By Scott Williams
My wife, Ellie, and I have been happily married for more than 30 years.
Well, I say “happily married” because we’re still married. Yet that doesn’t mean we’ve been happy for our entire marriage.
I can’t begin to count the times I have been a huge drag on our marriage. And there have been more than a few times when the love of my life has not been the least bit lovable. As we’ve trudged our way through those storms, we’ve learned to cling to God for strength and to each other for support … and that makes us happier.
I’m reminded of the Bible’s account of the night preceding the last day of Jesus’ life. His disciples were arguing about which of them was the greatest. (Or to put it in the context of a marriage, they were squabbling about who was the most right.)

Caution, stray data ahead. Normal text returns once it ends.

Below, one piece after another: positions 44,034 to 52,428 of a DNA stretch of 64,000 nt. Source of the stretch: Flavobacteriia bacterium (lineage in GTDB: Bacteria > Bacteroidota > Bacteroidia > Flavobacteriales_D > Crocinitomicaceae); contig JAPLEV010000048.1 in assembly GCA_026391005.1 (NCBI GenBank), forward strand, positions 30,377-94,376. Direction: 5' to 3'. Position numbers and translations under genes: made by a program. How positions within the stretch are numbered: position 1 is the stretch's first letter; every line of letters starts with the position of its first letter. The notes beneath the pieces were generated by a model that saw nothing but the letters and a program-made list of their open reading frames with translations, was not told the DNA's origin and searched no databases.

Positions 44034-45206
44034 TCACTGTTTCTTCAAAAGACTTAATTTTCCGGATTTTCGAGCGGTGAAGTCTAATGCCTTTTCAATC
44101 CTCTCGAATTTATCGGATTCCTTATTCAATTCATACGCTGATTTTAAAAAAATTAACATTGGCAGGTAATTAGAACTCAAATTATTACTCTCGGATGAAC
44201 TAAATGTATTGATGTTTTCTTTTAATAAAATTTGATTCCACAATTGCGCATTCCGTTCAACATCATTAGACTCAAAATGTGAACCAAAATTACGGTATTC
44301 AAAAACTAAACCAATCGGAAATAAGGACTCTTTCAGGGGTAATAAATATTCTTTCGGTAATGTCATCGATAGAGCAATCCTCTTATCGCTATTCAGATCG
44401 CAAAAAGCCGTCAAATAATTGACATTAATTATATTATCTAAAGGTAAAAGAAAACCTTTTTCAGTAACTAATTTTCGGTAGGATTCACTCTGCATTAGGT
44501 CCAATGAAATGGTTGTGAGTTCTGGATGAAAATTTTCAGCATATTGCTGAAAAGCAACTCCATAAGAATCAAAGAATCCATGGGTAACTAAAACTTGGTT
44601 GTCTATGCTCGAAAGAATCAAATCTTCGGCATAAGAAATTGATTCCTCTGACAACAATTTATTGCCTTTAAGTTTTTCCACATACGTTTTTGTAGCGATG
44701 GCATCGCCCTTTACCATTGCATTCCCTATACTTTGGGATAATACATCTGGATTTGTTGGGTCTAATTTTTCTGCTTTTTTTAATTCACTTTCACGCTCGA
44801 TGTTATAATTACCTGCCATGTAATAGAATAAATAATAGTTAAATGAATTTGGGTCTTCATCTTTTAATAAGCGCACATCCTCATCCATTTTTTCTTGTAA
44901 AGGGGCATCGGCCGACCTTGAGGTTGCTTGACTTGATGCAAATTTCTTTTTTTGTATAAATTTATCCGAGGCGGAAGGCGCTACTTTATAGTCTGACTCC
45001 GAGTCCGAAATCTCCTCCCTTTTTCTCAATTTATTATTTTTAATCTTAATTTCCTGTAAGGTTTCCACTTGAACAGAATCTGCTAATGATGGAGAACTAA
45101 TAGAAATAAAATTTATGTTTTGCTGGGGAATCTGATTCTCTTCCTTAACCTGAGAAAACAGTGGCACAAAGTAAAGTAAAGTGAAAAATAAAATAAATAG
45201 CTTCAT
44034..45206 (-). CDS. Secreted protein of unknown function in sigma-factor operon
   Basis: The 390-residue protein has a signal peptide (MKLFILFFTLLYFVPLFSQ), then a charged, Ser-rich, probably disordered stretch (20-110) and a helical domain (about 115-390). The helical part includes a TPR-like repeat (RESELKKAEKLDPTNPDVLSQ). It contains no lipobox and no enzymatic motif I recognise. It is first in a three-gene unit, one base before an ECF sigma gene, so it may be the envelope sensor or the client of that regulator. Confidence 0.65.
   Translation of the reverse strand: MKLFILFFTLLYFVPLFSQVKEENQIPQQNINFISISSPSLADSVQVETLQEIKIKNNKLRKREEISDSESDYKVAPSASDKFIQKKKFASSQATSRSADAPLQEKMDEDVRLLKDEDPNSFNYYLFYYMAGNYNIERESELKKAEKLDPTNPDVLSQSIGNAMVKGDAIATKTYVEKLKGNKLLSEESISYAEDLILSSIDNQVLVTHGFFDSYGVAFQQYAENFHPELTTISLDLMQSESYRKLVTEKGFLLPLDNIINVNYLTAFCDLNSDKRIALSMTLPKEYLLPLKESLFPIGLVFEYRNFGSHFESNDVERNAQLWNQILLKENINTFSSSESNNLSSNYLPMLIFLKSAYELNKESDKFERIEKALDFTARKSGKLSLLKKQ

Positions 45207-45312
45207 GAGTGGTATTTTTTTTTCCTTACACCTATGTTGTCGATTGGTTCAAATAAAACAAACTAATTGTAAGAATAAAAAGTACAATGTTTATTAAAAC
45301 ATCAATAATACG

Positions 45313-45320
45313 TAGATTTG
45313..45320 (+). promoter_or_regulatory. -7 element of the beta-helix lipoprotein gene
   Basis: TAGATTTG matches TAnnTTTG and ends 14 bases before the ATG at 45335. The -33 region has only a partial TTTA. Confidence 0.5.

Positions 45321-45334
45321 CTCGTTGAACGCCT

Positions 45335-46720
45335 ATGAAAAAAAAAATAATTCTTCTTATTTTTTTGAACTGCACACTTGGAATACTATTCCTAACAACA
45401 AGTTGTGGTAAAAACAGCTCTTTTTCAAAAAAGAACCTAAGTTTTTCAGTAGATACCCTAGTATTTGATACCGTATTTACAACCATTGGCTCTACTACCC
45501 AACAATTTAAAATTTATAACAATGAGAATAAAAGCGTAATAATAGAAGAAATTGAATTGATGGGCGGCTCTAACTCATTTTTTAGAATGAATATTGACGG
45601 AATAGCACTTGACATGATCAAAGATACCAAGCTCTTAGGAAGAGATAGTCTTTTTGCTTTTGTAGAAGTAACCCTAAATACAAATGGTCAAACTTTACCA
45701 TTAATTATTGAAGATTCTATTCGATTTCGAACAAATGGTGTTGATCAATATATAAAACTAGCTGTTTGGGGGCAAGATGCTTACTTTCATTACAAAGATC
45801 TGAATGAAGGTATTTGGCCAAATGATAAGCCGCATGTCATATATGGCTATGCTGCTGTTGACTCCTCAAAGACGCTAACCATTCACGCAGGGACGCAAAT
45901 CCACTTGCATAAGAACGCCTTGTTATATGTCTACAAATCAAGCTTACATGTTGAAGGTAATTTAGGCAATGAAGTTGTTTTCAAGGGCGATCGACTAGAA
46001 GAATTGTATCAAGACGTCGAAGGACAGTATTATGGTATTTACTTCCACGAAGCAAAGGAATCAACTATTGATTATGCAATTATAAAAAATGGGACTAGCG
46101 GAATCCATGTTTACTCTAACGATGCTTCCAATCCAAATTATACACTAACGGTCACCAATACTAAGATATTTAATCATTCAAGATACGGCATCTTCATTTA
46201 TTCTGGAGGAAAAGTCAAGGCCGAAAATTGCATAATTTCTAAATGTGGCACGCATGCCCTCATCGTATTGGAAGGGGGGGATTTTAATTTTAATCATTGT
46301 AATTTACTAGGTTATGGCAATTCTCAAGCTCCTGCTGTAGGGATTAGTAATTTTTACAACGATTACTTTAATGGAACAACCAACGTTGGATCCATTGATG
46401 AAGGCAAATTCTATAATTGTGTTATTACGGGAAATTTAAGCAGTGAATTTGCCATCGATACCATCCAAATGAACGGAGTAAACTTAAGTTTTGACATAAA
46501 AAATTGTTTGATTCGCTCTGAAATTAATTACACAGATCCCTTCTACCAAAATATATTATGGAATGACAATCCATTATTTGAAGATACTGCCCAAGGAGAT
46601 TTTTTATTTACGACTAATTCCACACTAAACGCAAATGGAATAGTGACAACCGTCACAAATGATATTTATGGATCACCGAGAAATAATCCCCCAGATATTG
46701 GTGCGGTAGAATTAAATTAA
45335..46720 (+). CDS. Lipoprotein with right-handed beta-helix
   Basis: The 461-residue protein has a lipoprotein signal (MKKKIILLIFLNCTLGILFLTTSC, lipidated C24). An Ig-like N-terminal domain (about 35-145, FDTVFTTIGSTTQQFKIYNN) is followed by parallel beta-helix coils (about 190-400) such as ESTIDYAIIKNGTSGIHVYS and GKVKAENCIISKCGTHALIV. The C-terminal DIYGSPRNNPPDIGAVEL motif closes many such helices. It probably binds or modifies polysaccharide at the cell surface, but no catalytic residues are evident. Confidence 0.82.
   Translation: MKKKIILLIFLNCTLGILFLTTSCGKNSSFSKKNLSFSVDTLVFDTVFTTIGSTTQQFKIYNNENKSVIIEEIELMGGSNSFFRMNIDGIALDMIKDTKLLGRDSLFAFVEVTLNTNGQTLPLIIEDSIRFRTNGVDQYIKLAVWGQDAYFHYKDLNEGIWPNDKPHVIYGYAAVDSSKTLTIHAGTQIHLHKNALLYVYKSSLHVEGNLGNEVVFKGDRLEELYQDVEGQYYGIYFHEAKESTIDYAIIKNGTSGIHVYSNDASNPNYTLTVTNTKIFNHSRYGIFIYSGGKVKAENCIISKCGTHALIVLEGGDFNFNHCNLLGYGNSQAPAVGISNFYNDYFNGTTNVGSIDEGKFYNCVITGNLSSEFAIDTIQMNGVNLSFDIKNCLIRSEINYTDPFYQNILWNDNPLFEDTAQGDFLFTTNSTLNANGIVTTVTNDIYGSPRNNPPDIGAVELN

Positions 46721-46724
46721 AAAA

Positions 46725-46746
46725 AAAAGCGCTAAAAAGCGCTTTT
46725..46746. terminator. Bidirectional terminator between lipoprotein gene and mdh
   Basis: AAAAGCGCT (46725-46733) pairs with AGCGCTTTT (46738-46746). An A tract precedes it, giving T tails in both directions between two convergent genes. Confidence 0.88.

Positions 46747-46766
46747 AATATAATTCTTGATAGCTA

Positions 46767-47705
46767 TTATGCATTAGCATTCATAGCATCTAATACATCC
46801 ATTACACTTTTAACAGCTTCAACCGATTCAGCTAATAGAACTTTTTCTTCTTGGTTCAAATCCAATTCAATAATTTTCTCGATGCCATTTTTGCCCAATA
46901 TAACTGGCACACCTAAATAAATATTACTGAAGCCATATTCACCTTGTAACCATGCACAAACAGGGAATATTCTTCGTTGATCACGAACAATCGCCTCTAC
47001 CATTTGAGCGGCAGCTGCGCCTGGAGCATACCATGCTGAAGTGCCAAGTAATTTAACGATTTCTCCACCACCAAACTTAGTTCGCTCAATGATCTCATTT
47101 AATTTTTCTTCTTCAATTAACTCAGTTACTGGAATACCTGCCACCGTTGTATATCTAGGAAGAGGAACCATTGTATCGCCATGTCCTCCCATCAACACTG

Jesus had every reason to bail. Instead, He quietly and happily took on the role of a servant, washing the feet of each disciple—including the one who would betray Him to death.
After bathing the last set of feet, He said, “I have given you an example, that you also should do just as I have done to you. Truly, truly, I say to you, a servant is not greater than his master, nor is a messenger greater than the one who sent him. If you know these things, blessed are you if you do them” (John 13:15-17).
When we seek our own happiness in marriage, we claim we’re the most important. But God never designed marriage to be a competition for love and happiness.
When Ellie loves me in spite of my times of weak leadership, my bad attitude, and any number of other faults I’m so often guilty of, she’s choosing agape love—love that gives without considering what you’ll get in return.
Adapted from The Story of Us. Copyright ©2019 by FamilyLife Publishing. All rights reserved.
The Good Stuff: If you know these things, blessed are you if you do them. (John 13:17)
Action Points: Talk together about a time your spouse loved or served you when you didn’t deserve it. How did that increase happiness in your home?
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